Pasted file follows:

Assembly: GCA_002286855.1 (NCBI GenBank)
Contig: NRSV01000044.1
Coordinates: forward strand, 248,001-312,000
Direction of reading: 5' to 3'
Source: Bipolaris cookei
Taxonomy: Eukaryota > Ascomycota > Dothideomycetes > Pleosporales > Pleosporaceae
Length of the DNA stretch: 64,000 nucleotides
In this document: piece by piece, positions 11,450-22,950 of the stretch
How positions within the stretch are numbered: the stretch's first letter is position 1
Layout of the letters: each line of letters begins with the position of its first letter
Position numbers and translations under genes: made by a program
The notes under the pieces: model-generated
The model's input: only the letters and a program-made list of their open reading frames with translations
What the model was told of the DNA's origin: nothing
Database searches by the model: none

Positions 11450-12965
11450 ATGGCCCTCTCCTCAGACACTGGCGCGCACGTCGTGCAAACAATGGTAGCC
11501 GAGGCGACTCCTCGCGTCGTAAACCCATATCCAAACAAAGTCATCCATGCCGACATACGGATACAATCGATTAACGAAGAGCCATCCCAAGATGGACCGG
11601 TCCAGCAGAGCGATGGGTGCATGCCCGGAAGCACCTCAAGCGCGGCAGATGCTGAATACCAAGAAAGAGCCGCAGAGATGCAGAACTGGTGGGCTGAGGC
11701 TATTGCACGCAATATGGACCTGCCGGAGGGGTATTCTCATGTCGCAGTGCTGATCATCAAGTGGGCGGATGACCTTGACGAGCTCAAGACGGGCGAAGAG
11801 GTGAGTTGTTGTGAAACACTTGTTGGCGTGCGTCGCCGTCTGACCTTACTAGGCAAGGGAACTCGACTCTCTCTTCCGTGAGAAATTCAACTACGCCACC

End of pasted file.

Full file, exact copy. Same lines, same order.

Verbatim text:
Assembly: GCA_002286855.1 (NCBI GenBank)
Contig: NRSV01000044.1
Coordinates: forward strand, 248,001-312,000
Direction of reading: 5' to 3'
Source: Bipolaris cookei
Taxonomy: Eukaryota > Ascomycota > Dothideomycetes > Pleosporales > Pleosporaceae
Length of the DNA stretch: 64,000 nucleotides
In this document: piece by piece, positions 11,450-22,950 of the stretch
How positions within the stretch are numbered: the stretch's first letter is position 1
Layout of the letters: each line of letters begins with the position of its first letter
Position numbers and translations under genes: made by a program
The notes under the pieces: model-generated
The model's input: only the letters and a program-made list of their open reading frames with translations
What the model was told of the DNA's origin: nothing
Database searches by the model: none

Positions 11450-12965
11450 ATGGCCCTCTCCTCAGACACTGGCGCGCACGTCGTGCAAACAATGGTAGCC
11501 GAGGCGACTCCTCGCGTCGTAAACCCATATCCAAACAAAGTCATCCATGCCGACATACGGATACAATCGATTAACGAAGAGCCATCCCAAGATGGACCGG
11601 TCCAGCAGAGCGATGGGTGCATGCCCGGAAGCACCTCAAGCGCGGCAGATGCTGAATACCAAGAAAGAGCCGCAGAGATGCAGAACTGGTGGGCTGAGGC
11701 TATTGCACGCAATATGGACCTGCCGGAGGGGTATTCTCATGTCGCAGTGCTGATCATCAAGTGGGCGGATGACCTTGACGAGCTCAAGACGGGCGAAGAG
11801 GTGAGTTGTTGTGAAACACTTGTTGGCGTGCGTCGCCGTCTGACCTTACTAGGCAAGGGAACTCGACTCTCTCTTCCGTGAGAAATTCAACTACGCCACC